“My message is only to the American people: is spilling more Yemeni blood acceptable to you?” a man in his seventies told MintPress.

Protesters accused the U.S. of being complicit in alleged war crimes committed in Yemen, where thousands have died and millions have been forced to the brink of starvation.

“There is no difference between the vampires and Donald Trump. Trump is a real character who insists on sucking more Yemeni blood,” a young protester told MintPress.

Houthi spokesman Mohammed AbdullSalam held the United States responsible for the “massacres, crimes and the unjust siege of Yemen” and told a crowd of protesters that Trump’s veto “proves that the United States is not only involved in the war on Yemen but also was behind the decision to go to war.”

 

Trump veto thrills Coalition

Needless to say, Trump’s veto was praised by members of the Saudi Coalition. The United Arab Emirates, Saudi Arabia’s main partner, praised Trump’s decision to veto the bill. UAE Minister of State for Foreign Affairs Anwar Gargash said on Wednesday:

President Trump’s assertion of support to the Arab Coalition in Yemen is a positive signal of U.S. resolve towards America’s allies. Common strategic interests are best served with this clear commitment.”

Gargash also termed Trump’s decision as “timely” and “strategic.”

Yemenis who spoke to MintPress about the move said they view Trump’s veto against ending U.S. involvement in their country as immoral and fear that it will enable the Saudi-led Coalition to commit more crimes against their people, who they insist have done nothing to the U.S. and pose no threat to it.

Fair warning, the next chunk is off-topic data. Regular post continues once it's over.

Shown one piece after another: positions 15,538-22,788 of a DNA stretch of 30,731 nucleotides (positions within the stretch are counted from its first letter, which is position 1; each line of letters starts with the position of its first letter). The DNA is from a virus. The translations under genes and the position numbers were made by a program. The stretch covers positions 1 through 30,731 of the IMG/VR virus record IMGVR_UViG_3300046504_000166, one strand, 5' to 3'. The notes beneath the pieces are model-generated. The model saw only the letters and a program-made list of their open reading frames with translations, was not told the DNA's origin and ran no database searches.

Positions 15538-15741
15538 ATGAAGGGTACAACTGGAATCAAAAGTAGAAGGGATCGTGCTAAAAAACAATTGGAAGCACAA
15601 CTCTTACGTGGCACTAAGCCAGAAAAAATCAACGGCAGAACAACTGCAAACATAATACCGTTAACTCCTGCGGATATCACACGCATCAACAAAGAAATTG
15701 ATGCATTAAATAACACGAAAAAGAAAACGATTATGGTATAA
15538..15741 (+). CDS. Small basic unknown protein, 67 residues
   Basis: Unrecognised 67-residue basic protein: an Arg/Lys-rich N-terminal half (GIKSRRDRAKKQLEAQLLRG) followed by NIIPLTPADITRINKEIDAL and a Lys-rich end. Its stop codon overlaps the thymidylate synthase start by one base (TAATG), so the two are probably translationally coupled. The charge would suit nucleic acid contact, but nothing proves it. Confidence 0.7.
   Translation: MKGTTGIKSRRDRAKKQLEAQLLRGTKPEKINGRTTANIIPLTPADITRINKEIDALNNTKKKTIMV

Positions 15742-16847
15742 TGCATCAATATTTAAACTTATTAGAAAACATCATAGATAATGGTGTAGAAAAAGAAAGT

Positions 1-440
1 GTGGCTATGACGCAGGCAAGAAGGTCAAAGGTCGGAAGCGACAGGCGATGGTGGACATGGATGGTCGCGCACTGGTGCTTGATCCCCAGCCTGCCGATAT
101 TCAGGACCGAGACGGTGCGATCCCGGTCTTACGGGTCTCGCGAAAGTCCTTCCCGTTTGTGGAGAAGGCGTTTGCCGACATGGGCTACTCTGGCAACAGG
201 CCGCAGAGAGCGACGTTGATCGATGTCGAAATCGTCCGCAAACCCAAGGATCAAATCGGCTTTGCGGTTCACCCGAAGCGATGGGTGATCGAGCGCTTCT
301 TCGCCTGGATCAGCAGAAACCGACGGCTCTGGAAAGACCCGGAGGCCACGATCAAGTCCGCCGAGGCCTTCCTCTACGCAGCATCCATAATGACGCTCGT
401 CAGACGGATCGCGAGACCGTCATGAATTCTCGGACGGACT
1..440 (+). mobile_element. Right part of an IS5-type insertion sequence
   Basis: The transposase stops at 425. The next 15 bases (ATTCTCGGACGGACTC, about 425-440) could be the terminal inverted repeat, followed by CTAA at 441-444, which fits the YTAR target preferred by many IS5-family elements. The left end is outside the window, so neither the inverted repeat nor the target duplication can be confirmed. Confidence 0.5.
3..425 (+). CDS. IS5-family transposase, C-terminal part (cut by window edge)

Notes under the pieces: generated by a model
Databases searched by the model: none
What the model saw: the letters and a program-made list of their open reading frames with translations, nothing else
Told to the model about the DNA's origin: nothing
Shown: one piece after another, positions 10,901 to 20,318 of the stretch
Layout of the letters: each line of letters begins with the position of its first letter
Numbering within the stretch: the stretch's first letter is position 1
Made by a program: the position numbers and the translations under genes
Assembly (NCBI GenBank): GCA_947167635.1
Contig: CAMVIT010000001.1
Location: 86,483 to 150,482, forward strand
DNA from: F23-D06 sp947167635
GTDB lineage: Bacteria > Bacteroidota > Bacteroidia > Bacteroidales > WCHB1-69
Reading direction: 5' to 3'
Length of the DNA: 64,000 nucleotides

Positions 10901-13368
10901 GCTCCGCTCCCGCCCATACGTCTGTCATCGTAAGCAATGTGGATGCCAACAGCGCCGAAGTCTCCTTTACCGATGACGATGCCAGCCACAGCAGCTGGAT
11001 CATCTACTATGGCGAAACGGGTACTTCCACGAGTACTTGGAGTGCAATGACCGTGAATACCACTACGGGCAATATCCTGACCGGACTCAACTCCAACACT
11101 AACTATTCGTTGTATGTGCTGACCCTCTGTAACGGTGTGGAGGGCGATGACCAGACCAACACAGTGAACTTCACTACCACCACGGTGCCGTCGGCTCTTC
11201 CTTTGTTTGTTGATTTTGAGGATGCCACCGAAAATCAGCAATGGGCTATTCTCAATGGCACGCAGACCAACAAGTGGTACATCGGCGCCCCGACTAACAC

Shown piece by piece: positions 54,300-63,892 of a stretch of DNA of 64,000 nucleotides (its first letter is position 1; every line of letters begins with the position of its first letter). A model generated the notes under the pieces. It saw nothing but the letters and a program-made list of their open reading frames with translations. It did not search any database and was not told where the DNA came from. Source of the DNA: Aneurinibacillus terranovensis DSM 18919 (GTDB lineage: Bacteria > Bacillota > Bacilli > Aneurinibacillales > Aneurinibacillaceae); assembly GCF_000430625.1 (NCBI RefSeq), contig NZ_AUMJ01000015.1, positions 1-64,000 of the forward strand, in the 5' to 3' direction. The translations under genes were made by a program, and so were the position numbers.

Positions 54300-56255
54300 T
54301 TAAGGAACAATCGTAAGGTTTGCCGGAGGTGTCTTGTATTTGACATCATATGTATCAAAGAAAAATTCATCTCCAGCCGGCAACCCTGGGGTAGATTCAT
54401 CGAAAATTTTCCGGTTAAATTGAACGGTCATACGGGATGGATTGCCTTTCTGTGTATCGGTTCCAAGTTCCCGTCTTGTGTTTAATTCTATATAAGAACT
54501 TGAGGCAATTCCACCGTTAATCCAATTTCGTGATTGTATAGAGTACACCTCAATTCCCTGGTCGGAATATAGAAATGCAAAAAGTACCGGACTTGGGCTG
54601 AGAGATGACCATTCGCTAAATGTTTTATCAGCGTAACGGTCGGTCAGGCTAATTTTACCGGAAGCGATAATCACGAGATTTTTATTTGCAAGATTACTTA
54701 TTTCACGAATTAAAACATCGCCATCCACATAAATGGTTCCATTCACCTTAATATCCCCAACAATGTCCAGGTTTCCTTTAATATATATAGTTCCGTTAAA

Trump’s latest dagger comes amid a precipitous climb in Saudi Coalition war crimes this month, including an attack that killed 14 schoolchildren when Saudi airstrikes targeted a factory in close proximity to schools, homes, and shops in Sana`a on the morning of April 8.

The UN Special Representative for Children and Armed Conflict, Virginia Gamba, said that more than 7,500 children have been killed and maimed in the war, noting that “more than 3,000 children were verified as recruited and used [as child soldiers], and over 800 cases of denial of humanitarian access to children were documented.”

Gamba said the data was collated from April 2013 to the end of 2018, warning that many sexual assaults on children may have gone under-reported owing to the difficulty of obtaining information. She called on rival factions to take urgent measures to guarantee that their military operations adhere to relevant international laws. After Trump’s veto and its shot in the arm for the Coalition, the situation facing Yemen’s children will likely get worse, according to Yemeni activists who spoke to MintPress.